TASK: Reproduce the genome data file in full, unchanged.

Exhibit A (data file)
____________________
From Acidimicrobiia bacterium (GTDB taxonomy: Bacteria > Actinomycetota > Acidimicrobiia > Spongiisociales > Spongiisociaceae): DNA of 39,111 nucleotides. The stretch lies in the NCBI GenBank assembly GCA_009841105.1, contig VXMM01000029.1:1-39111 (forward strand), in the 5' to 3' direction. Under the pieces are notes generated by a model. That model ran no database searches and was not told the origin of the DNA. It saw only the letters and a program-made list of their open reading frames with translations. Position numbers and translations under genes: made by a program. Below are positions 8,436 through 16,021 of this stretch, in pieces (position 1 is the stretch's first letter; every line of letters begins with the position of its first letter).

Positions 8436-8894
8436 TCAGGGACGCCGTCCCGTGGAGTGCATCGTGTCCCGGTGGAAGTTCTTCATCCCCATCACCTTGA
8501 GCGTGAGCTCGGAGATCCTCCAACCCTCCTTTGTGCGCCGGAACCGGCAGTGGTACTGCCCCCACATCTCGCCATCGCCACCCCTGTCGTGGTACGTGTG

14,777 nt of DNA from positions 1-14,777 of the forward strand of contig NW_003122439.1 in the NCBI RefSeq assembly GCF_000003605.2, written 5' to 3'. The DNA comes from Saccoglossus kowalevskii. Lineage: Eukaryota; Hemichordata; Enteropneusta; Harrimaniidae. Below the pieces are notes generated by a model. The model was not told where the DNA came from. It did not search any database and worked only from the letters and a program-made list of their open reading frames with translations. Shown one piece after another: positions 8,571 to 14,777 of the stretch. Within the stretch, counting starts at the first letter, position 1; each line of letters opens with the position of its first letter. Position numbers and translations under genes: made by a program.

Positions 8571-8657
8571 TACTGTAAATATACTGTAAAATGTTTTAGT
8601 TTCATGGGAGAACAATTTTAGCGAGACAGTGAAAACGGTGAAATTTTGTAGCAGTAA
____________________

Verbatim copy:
From Acidimicrobiia bacterium (GTDB taxonomy: Bacteria > Actinomycetota > Acidimicrobiia > Spongiisociales > Spongiisociaceae): DNA of 39,111 nucleotides. The stretch lies in the NCBI GenBank assembly GCA_009841105.1, contig VXMM01000029.1:1-39111 (forward strand), in the 5' to 3' direction. Under the pieces are notes generated by a model. That model ran no database searches and was not told the origin of the DNA. It saw only the letters and a program-made list of their open reading frames with translations. Position numbers and translations under genes: made by a program. Below are positions 8,436 through 16,021 of this stretch, in pieces (position 1 is the stretch's first letter; every line of letters begins with the position of its first letter).

Positions 8436-8894
8436 TCAGGGACGCCGTCCCGTGGAGTGCATCGTGTCCCGGTGGAAGTTCTTCATCCCCATCACCTTGA
8501 GCGTGAGCTCGGAGATCCTCCAACCCTCCTTTGTGCGCCGGAACCGGCAGTGGTACTGCCCCCACATCTCGCCATCGCCACCCCTGTCGTGGTACGTGTG

14,777 nt of DNA from positions 1-14,777 of the forward strand of contig NW_003122439.1 in the NCBI RefSeq assembly GCF_000003605.2, written 5' to 3'. The DNA comes from Saccoglossus kowalevskii. Lineage: Eukaryota; Hemichordata; Enteropneusta; Harrimaniidae. Below the pieces are notes generated by a model. The model was not told where the DNA came from. It did not search any database and worked only from the letters and a program-made list of their open reading frames with translations. Shown one piece after another: positions 8,571 to 14,777 of the stretch. Within the stretch, counting starts at the first letter, position 1; each line of letters opens with the position of its first letter. Position numbers and translations under genes: made by a program.

Positions 8571-8657
8571 TACTGTAAATATACTGTAAAATGTTTTAGT
8601 TTCATGGGAGAACAATTTTAGCGAGACAGTGAAAACGGTGAAATTTTGTAGCAGTAA